October 19

What was advertised in a colonial American newspaper 250 years ago today?

Essex Gazette (October 19, 1773).

“The REPRESENTATIONS of Governor Hutchinson, and others, Contained in certain LETTERS transmitted to England.”

Among the various advertisements in the October 19, 1773, edition of the Essex Gazette, Samuel Hall and Ebenezer Hall, the printers of the newspaper, offered a pamphlet “Just published in Boston” and available at their printing office.  Many readers likely already knew about the contents of the pamphlet, “The REPRESENTATIONS of Governor Hutchinson, and others, Contained in certain LETTERS transmitted to England, and afterwards returned from thence, and laid before the GENERAL ASSEMBLY of the MASSACHUSETTS-BAY, Together with the RESOLVES of the two Houses thereon.”  Acquiring the pamphlet and reading the correspondence for themselves, however, gave colonizers an opportunity to see for themselves exactly what Thomas Hutchinson and others had reported to ministers and members of Parliament in letters that had not been intended for public consumption.  Purchasing and perusing the pamphlet also presented another means of participating in politics.

As Jordan E. Taylor explains in Misinformation Nation: Foreign News and the Politics of Truth ion Revolutionary America, this was not the first instance of printers publishing private letters from colonial officials to associates in London.[1]  In the wake of the arrival of British soldiers in Boston in 1768, Benjamin Edes and John Gill, printers of the Boston-Gazette, published Letters to the Ministry from Governor Bernard, General Gage, and Commodore Hood.  The Halls reprinted the pamphlet and sold it in Salem.  Taylor describes the letters as “quite benign – dull even,” yet a “few passages, nevertheless, aroused indignation,” including “Bernard’s suggestion that the Massachusetts charter be altered to weaken the council and strengthen the office of the governor.”  In addition, letters from customs commissioners recommended “two or three Regiments” to “restore and support Government” in Boston.  From the perspective of the printers and many colonizers, these letters were “hard evidence that a group of officials was conspiring to intentionally exaggerate the disorder in Massachusetts and bring troops into Boston.”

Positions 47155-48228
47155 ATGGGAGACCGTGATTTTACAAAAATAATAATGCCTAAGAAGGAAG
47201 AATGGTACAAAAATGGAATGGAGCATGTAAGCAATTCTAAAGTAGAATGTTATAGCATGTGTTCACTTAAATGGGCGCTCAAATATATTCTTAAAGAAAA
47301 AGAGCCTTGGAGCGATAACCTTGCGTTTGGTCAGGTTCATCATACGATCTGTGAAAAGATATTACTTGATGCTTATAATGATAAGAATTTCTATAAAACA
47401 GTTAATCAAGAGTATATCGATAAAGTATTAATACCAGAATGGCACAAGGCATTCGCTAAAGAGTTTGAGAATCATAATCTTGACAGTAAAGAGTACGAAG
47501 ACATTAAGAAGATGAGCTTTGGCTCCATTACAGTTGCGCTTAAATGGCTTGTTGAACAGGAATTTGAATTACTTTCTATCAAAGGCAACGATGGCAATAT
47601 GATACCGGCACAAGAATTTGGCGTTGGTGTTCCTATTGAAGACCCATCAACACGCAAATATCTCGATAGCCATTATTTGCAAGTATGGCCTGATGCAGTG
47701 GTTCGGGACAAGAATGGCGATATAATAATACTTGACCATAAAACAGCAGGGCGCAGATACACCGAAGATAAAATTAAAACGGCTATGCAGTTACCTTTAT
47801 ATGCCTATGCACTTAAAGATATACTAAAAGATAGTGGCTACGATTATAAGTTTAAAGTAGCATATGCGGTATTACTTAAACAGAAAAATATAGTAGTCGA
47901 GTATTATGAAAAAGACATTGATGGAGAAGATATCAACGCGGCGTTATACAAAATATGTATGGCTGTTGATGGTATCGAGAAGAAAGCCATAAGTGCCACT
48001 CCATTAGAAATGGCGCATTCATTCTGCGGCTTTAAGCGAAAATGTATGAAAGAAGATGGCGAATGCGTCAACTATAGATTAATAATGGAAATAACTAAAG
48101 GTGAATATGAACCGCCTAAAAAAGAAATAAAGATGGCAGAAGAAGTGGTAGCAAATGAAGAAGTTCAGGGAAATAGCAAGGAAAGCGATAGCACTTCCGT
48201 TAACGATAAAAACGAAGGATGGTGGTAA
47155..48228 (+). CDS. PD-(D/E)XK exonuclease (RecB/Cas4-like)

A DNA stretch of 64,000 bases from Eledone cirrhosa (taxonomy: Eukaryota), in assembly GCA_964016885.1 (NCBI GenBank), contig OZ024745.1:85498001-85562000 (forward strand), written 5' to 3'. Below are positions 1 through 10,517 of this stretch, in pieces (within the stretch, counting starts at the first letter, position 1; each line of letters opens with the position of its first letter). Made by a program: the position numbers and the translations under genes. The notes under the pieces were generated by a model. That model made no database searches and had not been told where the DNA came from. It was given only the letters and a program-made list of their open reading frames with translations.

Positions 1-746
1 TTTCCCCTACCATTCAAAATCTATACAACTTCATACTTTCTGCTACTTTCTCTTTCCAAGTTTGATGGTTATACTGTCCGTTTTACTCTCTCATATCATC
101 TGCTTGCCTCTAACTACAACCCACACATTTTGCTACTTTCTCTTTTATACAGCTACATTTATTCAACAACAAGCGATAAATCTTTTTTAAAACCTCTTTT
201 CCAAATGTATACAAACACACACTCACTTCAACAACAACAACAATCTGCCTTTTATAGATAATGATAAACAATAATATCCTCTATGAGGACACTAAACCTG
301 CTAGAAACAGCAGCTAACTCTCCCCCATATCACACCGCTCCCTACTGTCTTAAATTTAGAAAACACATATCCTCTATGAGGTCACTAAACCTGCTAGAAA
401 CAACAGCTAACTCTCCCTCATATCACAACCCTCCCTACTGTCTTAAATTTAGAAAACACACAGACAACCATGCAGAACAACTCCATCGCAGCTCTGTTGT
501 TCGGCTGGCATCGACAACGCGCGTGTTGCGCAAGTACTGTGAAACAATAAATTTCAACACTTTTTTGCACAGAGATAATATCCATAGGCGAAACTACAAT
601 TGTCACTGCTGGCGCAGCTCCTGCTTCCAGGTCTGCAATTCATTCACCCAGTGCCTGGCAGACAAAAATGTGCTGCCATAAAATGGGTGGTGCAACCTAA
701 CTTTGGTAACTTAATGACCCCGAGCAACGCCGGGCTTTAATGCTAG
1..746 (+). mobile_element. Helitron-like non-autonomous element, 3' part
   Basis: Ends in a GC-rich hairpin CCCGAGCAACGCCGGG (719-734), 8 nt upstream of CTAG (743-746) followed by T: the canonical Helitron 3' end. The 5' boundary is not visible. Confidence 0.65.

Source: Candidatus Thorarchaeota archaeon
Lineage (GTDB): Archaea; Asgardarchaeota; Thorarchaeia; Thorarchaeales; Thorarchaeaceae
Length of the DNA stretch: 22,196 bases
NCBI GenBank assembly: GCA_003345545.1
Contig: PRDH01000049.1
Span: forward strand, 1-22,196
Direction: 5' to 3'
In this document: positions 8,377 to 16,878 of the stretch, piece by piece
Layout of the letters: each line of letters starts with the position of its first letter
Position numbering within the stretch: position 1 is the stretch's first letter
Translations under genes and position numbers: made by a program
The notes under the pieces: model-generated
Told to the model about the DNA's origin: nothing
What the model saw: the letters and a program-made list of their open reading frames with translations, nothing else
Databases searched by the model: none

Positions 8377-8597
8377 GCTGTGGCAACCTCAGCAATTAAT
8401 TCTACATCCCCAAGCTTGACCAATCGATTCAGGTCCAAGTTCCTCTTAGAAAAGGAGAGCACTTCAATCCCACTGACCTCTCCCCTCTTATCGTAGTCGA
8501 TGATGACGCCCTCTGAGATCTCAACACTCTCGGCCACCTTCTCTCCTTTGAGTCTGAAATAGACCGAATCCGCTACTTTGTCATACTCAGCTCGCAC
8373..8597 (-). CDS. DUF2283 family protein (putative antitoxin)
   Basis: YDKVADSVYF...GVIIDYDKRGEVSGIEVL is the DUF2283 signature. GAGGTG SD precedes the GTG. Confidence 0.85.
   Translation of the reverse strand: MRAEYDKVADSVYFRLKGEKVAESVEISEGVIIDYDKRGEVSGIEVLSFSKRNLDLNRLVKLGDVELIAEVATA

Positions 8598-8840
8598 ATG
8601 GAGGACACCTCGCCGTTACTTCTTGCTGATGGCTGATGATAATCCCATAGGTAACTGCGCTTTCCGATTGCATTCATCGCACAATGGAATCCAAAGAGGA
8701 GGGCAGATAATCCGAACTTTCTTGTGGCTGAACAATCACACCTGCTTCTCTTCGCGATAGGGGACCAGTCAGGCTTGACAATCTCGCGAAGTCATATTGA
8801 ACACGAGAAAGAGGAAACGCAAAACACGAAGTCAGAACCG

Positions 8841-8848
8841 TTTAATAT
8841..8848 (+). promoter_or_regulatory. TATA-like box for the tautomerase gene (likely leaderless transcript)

In 1773, the Representations of Governor Hutchison and Others further misrepresented the situation in Massachusetts, at least according to colonizers who advocated for the patriot cause and who recognized a pattern in how the misunderstandings between the colonies and Parliament occurred.  This pamphlet included letters from Thomas Hutchinson, Andrew Oliver, the lieutenant governor, and Charles Paxton, a customs officer.  One passage written by Hutchinson addressed “the abridgment of the colonists’ liberties,” though the governor “claimed that he was predicting, rather than prescribing, that those liberties might eventually be limited.”  Paxton requested “two or three regiments” or else “Boston will be in open rebellion.”  Taylor notes that printers “widely shared the letters in their newspapers,” making them widely accessible and perhaps even generating demand for a volume that collected them together.  The letters gained sufficient interest for the pamphlet to go through ten editions as colonizers examined what Hutchinson and others had written for themselves and constructed their own narrative that the Representations and representations of colonial officials amounted to misrepresentations that caused and exacerbated the imperial crisis.


[1] For a more complete account of Letters to the Ministry and Representations of Governor Hutchinson, see Jordan E. Taylor, Misinformation Nation: Foreign News and the Politics of Truth in Revolutionary America (Baltimore: Johns Hopkins University Press, 2022), 52-54.

April 23

Who was the subject of advertisements in colonial American newspapers 250 years ago today?

Connecticut Journal (April 23, 1773).

“TO BE SOLD … A likely Negro Man … Enquire of the Printers.”

TO BE SOLD, A Negro Boy … Enquire of the Printers.”

Timothy Green ran a busy printing office in the early 1770s.  In addition to publishing the New-London Gazette, he sold books, some that he printed but most of them imported.  In the April 23, 1773, edition of his newspaper, Green advertised one of his own imprints, informing readers that “A Faithful HISTORY OF REMARKABLE OCCURRENCES, IN THE Captivity and Deliverances OF Mr. JOHN WILLIAMS, Minister of the Gospel in DEEERFIELD” was “Just Published, and to be Sold.”  Green also did job printing, including broadsides, handbills, and blanks (or forms).  Similarly, Thomas Green and Samuel Green oversaw a bustling printing office where they published the Connecticut Journal and New-Haven Post-Boy.  In the spring of 1773, they distributed subscription proposals for a new edition of “A Discourse on Justification by Faith alone. BY THE REVEREND JONATHAN EDWARDS.”  Those proposals also appeared in the April 23 edition of the New-London Gazette, part of a network of printers and others who cooperated in collecting the names of subscribers who reserved copies.

New-London Gazette (April 23, 1773).